City University of Hong Kong
DSpace
 

CityU Institutional Repository >
3_CityU Electronic Theses and Dissertations >
ETD - Dept. of Chinese, Translation and Linguistics  >
CTL - Doctor of Philosophy  >

Please use this identifier to cite or link to this item: http://hdl.handle.net/2031/6507

Title: A corpus-based study of adjectives in contemporary English
Other Titles: Ji yu yu liao ku de dang dai Ying yu xing rong ci yan jiu
基於語料庫的當代英語形容詞研究
Authors: Cao, Jing ( 曹競)
Department: Department of Chinese, Translation and Linguistics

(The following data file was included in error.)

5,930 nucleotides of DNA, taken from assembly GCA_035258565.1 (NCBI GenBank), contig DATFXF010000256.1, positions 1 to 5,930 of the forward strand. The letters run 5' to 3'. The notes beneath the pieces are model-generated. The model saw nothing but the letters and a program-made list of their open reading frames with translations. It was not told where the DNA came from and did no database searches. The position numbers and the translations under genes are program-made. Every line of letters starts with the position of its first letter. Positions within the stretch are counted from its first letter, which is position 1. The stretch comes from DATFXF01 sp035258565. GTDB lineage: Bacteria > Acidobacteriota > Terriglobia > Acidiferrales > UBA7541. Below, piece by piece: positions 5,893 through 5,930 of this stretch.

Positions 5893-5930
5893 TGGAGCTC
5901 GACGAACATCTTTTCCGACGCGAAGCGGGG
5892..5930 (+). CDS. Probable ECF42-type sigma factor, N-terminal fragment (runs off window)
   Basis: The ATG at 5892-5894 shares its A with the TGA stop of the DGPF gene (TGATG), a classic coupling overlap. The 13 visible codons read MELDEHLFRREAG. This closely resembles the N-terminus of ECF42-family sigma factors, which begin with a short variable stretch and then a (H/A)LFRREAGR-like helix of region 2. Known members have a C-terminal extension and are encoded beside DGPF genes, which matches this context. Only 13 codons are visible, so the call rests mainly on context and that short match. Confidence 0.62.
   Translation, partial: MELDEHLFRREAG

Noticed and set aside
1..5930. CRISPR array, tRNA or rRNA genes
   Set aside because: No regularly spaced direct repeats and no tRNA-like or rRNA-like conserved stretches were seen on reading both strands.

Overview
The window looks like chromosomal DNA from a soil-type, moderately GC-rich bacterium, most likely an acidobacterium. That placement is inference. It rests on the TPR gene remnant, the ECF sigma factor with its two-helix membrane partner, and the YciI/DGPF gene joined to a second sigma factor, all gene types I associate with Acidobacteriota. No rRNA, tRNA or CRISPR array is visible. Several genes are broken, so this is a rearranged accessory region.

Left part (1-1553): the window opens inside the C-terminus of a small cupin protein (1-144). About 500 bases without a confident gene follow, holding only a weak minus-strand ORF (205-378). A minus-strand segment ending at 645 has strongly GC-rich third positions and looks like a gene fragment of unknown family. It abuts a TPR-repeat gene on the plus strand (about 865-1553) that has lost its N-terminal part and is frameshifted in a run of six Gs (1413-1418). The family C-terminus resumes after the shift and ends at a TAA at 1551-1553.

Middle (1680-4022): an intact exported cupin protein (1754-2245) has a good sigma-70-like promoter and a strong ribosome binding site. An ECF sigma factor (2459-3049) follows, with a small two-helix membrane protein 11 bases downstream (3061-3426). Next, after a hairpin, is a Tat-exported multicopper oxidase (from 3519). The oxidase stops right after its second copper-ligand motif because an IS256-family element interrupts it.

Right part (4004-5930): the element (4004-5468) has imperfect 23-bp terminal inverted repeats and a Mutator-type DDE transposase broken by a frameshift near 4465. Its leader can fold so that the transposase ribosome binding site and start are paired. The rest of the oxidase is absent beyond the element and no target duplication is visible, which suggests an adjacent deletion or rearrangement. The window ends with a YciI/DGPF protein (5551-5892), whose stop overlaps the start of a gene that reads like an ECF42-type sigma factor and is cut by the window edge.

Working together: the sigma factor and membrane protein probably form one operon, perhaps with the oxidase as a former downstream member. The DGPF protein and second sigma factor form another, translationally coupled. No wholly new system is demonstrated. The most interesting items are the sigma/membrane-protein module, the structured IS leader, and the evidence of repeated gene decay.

Degree: Doctor of Philosophy
Issue Date: 2011
Publisher: City University of Hong Kong
Subjects: English language -- Adjective.
Corpora (Linguistics)
Notes: CityU Call Number: PE1241 .C36 2011
xvi, 227 leaves : ill. 30 cm.
Thesis (Ph.D.)--City University of Hong Kong, 2011.
Includes bibliographical references (leaves 184-190)
Type: thesis